Unless An Advisor Works Through These CRM Adoption Issues, He Will Only Scratch The Surface In Using A CRM Effectivelty

Thursday, April 14, 2011 09:31
Unless An Advisor Works Through These CRM Adoption Issues, He Will Only Scratch The Surface In Using A CRM Effectivelty

A new report from Aite Group found that 25% of advisors surveyed don't have a CRM or don't find it applicable to their businesses. The problem is not the CRM, it's that advisors are not being trained on new software.

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The press release says Aite Group's report rates seven CRM systems, but the ratings of these apps fail to reflect an important component in adoption of new software: training.


The most popular and sticky apps used by advisors are simple and require no training. Unfortunately, CRM systems require training.


CRM is now the most important app in advisor practice management because it is used to manage clients and employees. Embedding your workflows is difficult but necessary in order to get the most from a CRM, but few advisors get that far with their CRM systems.


For advisors to utilize CRM systems effectively, the training they get can be as important than the CRM's ease of use.


Advisors need to know  that buying a CRM is only a first step.  To adopt a new CRM takes training and planning. It takes time for an employee in your firm to learn how to use software for his job.


You need to make sure he employees get the resources and training materials to learn the app, and you must tell--or show--him how he's expect to sue the program in his job.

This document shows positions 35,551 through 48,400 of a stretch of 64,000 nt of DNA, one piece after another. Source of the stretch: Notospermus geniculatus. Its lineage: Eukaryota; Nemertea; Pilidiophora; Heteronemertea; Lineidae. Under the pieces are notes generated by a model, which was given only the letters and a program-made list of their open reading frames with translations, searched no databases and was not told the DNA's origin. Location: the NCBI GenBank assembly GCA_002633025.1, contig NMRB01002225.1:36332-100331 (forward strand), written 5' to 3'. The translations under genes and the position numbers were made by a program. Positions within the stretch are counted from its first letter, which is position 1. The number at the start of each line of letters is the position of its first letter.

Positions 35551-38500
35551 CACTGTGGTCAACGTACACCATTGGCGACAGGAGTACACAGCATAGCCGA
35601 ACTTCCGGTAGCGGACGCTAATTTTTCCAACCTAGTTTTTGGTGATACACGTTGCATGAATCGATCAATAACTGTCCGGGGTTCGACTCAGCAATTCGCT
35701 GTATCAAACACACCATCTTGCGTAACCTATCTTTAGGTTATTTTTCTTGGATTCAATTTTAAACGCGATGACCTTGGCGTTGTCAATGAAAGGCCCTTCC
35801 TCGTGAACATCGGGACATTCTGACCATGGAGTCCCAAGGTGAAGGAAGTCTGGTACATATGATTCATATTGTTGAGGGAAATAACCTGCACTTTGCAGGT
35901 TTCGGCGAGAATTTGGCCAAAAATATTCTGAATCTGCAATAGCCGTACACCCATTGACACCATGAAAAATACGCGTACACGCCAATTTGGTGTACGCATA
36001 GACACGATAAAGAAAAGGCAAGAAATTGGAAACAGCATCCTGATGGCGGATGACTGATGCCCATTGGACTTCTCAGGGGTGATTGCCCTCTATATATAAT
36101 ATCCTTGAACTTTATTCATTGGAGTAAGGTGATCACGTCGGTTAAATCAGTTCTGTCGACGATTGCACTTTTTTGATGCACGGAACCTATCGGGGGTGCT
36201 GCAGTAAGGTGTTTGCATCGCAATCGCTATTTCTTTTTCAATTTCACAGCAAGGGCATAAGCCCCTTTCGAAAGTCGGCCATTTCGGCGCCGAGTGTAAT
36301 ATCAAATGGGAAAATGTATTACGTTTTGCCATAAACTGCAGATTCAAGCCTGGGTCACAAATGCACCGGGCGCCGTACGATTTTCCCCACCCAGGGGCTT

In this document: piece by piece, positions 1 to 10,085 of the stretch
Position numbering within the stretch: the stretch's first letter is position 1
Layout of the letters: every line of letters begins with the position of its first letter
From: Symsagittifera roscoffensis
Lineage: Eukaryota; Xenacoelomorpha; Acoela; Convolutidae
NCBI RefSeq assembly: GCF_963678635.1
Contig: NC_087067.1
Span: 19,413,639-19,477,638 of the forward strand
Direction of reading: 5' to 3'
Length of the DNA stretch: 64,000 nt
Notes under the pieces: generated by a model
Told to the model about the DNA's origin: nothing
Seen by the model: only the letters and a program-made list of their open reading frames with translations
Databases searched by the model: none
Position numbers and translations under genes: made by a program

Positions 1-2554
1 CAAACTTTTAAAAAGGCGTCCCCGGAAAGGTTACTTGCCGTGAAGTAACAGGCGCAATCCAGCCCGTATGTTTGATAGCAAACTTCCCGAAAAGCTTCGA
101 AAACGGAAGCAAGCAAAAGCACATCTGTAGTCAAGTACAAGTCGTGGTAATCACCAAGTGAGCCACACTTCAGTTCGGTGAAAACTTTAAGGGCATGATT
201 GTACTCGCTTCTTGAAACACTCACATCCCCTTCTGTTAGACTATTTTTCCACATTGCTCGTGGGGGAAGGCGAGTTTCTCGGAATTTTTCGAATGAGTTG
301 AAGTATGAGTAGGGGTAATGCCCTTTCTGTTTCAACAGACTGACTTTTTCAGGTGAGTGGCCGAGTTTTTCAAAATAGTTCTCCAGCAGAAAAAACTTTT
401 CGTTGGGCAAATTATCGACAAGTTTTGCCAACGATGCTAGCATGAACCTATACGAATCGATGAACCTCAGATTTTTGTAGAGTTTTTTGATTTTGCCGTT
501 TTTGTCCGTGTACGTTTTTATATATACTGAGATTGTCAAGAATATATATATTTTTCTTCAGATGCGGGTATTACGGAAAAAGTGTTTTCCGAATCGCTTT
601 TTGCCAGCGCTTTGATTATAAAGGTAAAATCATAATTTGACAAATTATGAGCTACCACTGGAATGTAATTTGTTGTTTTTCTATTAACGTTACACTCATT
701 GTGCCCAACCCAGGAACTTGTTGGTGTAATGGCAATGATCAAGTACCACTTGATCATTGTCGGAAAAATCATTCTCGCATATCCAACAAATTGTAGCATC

Once an employee masters the basics, you want to ask him for suggestions about how to use the app more effectively.


Once you've achieved adoption, be prepared to devote the resources to continuously improve how you use the software by molding it around your practice.


Unless an advisor works through these CRM adoption issues, they will only scratch the surface in using a CRM to improve productivity.


Comments (6)

Micah McCann
This is the sad truth and it only gets worse. It is extremely difficult to stay in front of the bevy of new features and integrations being added by the CRM providers. Training and awareness about future enhancements is extremely important.
Micah McCann , April 14, 2011
the reality is that most CRM systems are designed to sell in an industry going to an advisory model. None I have looked at over the years helped us as an RIA manage a process. We are integrating TD's API into outlook and finding great benefit.
brentb843 , April 14, 2011
We have seen many RIA's use CRM technologies to create massive growth in their practices. The firms that have grown the most focus only on the features that can solve the business problems they are facing that are preventing them from getting to the next level. In one extreeme example we have had a client use their CRM to go from 50 Million AUM to over 2 billion in only a few years.
BrianEdelman , April 14, 2011
I sell CRM to independent fee-based and fee-only advisors. Believe it or not, I don’t like to sell training. “CRM training” is fine in the wirehouse environment, but independent advisors are finished with letting the wirehouse tell them how to do things.